New British House of Lords member Baroness Gillian Merron, European ICJP Co-Chair, conveyed how her experience as a member of the British House of Commons for 13 years, and as Chief Executive of the Board of Deputies of British Jews representing 300,000 Jews, has educated her on the importance of communities around the world building relationships with legislators of all religions and none. “I think that it’s absolutely crucial for parliamentarians who are Jewish from across the world, that we ensure that speaking up for the Jewish community is not just our responsibility. It should be the responsibility of all parliamentarians, indeed whether or not they have constituents – if they are elected – who are Jewish, because the values, the concerns, the issues that we bring are ones that I believe are about freedom, about dignity and decency.”
Chamber of Deputies of Argentina member Waldo Wolff, Latin American ICJP Co-Chair, discussed the need to protect the Jewish people’s common goals and identity, including the right to exist as a people. “We have to defend our right to express ourselves and defend the right of Israel to exist. In these times, we can recognize who are our true friends.” He shared the positive note that much has improved since before Israel became the Jewish state, and applauded the global support in this moment “expressing solidarity with the right of the state of Israel to exist.”
ICJP members then participated in the conversation via formal interventions. National Assembly of Bahrain member Nancy Khedouri praised the lack of antisemitism in the kingdom, coexistence among people of different religions, and the advancement of women in society.
Vivian Teitelbaum, member of the Parliament of the Brussels Capital Region, raised disturbing issues in Belgium including a lack of political will to fight antisemitism, denial of the growth of antisemitism and even its existence. In praising the relaunch of the ICJP, she said “We need to be able to unite forces and exchange experiences and best practices on how to address these issues. … Networking to tackle these issues together gives strength to the message, and also to our individual actions.”
British House of Lords member Baroness Ruth Deech raised the need for elected officials to take action to prevent and respond to antisemitism.
U.S. Rep. Debbie Wasserman Schultz focused on the situation in Israel – “No nation should be subject to the barrage of rocket fire or endure this kind of bloody assault as Israel has once again. I’m extremely concerned by those who purposely demonize Israel’s conduct while ignoring Israel’s right to self-defense including its obligation to protect all of its citizens. We pray for peace and security for all and a return to working toward a viable two-state solution. And while Israel is in such a vulnerable state, we must be more vigilant than ever because unfortunately, opposition to Israel’s actions too often spurs antisemitism with the United States and around the world. It’s an unfair criticism over and over again when nations around the world whose actual atrocities are ignored, yet every action taken by Israel is disproportionately reacted to. It’s unacceptable.”
U.S. Rep. Kathy Manning, former chair of the Jewish Federations of North America, described personal experiences being in Israel at times when it was under attack, and the “unleashing of antisemitism” in Washington, D.C., when the insurrection happened on her fourth day as a member of Congress this January. Summarizing the perspectives of many voices in today’s conversation, she expressed her excitement at working from a new vantage point with fellow Jews around the globe and how “It’s critically important that we work together and find common ground with allies outside of the Jewish community who are willing to work with us.”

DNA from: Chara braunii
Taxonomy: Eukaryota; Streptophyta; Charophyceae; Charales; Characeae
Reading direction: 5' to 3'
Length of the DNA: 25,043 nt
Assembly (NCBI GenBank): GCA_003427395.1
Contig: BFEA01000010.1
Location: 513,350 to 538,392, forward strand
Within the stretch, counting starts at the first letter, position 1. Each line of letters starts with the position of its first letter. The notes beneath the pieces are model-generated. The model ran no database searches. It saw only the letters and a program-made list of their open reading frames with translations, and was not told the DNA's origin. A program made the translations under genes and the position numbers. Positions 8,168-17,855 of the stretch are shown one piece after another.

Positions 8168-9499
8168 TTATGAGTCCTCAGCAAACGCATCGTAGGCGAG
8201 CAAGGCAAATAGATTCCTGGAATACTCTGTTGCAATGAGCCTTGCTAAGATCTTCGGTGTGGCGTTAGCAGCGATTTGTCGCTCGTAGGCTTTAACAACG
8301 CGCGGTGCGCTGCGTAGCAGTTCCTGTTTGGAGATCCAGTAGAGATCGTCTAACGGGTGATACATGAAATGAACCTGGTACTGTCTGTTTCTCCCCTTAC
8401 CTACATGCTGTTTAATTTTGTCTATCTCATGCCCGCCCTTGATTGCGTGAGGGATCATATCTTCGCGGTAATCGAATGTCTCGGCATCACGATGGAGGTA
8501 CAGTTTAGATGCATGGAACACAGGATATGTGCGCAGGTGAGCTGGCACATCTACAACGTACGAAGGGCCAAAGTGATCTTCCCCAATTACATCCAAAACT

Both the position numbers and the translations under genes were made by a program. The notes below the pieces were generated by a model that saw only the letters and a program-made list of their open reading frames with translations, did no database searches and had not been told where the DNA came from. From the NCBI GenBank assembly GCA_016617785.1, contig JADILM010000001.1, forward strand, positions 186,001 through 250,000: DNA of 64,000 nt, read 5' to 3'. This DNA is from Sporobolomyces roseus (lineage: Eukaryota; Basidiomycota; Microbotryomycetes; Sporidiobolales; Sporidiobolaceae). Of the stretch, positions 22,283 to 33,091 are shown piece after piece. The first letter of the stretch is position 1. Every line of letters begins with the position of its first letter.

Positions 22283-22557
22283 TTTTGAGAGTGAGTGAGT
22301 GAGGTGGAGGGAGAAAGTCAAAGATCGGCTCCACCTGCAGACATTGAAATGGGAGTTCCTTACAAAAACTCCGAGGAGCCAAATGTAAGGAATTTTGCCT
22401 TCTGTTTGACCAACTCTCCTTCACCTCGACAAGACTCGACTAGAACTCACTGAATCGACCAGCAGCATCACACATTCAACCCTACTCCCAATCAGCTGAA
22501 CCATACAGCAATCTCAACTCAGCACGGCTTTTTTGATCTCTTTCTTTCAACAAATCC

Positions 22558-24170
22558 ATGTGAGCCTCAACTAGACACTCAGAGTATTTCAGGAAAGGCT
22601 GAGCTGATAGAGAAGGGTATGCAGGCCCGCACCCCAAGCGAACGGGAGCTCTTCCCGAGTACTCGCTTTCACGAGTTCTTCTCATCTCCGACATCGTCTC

About the WJC Plenary Assembly
The WJC Plenary Assembly takes place every four years and brings together delegates from WJC-affiliated Jewish communities and organizations in more than 100 countries around the world. The Plenary Assembly elects WJC leadership and sets policy for the years ahead. This year, Plenary Assembly delegates have been gathering remotely since mid-April and through the end of May for discussions on key issues affecting Jewish communities.
Among the slate of events, the WJC convened leading level government representatives at the national level whose work focuses on preventing, countering and educating around antisemitism. WJC’s Special Envoys and Coordinators Combating Antisemitism (SECCA) Forum discussed to shared strategies and international cooperation. Topical discussion sessions have covered a conversation with Facebook leadership on its efforts to counter and remove online hate, a Ramadan celebration with leading Islamic representatives from the Muslim World League, Israel’s political future, the Iranian nuclear threat, and the role of young leaders within their communities.
About the International Council of Jewish Parliamentarians
The International Council of Jewish Parliamentarians (ICJP) is the global network of Jewish legislators, government ministers, and other elected officials. The forum aims to promote dialogue and collaboration between Jewish parliamentarians; to support the principles of democracy, the cause of human rights, and the rule of law; and to combat racism, antisemitism, xenophobia, terrorism, and Holocaust denial by those means available to legislators and government ministers.
The ICJP strives for the creation of an enduring peace in the Middle East and works to protect the welfare of Jews and Jewish communities worldwide. The forum provides for the exchange of best practices and seeks to address the challenges facing Jewish communities worldwide.
The ICJP is led by U.S. Senator Jacky Rosen. Sen. Rosen, a leader in advancing and responding to the concerns of Jewish communities, launched the first ever U.S. Senate Bipartisan Task Force for Combating Anti-Semitism, worked on bipartisan legislation to elevate the U.S. State Department’s Special Envoy to Monitor and Combat Anti-Semitism to the position of ambassador, introduced the Never Again Education Act to provide resources and training to teach students across the United States the lessons of the Holocaust, and has long supported the U.S. Department of Homeland Security’s Nonprofit Security Grant Program which protects synagogues and Jewish community centers against the threat of violence and terror.
About the World Jewish Congress
West End Strategy Team